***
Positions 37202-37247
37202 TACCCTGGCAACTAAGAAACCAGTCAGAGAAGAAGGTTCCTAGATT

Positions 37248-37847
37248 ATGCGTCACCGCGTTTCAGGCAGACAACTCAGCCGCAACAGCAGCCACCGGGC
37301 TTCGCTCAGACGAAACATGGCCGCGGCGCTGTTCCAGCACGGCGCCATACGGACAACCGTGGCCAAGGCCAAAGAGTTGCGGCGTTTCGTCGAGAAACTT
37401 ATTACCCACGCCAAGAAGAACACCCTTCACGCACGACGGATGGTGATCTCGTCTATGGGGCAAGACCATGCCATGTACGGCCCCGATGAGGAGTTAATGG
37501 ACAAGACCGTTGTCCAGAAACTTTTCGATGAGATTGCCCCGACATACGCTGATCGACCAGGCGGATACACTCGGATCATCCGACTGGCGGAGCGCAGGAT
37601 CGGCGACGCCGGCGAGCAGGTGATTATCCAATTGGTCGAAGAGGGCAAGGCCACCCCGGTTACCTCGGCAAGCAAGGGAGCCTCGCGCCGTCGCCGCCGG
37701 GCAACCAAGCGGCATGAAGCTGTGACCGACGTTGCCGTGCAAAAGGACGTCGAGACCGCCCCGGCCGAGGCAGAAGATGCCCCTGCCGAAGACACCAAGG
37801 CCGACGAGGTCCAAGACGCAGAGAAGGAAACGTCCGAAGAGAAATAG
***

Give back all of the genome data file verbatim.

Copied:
Positions 37202-37247
37202 TACCCTGGCAACTAAGAAACCAGTCAGAGAAGAAGGTTCCTAGATT

Positions 37248-37847
37248 ATGCGTCACCGCGTTTCAGGCAGACAACTCAGCCGCAACAGCAGCCACCGGGC
37301 TTCGCTCAGACGAAACATGGCCGCGGCGCTGTTCCAGCACGGCGCCATACGGACAACCGTGGCCAAGGCCAAAGAGTTGCGGCGTTTCGTCGAGAAACTT
37401 ATTACCCACGCCAAGAAGAACACCCTTCACGCACGACGGATGGTGATCTCGTCTATGGGGCAAGACCATGCCATGTACGGCCCCGATGAGGAGTTAATGG
37501 ACAAGACCGTTGTCCAGAAACTTTTCGATGAGATTGCCCCGACATACGCTGATCGACCAGGCGGATACACTCGGATCATCCGACTGGCGGAGCGCAGGAT
37601 CGGCGACGCCGGCGAGCAGGTGATTATCCAATTGGTCGAAGAGGGCAAGGCCACCCCGGTTACCTCGGCAAGCAAGGGAGCCTCGCGCCGTCGCCGCCGG
37701 GCAACCAAGCGGCATGAAGCTGTGACCGACGTTGCCGTGCAAAAGGACGTCGAGACCGCCCCGGCCGAGGCAGAAGATGCCCCTGCCGAAGACACCAAGG
37801 CCGACGAGGTCCAAGACGCAGAGAAGGAAACGTCCGAAGAGAAATAG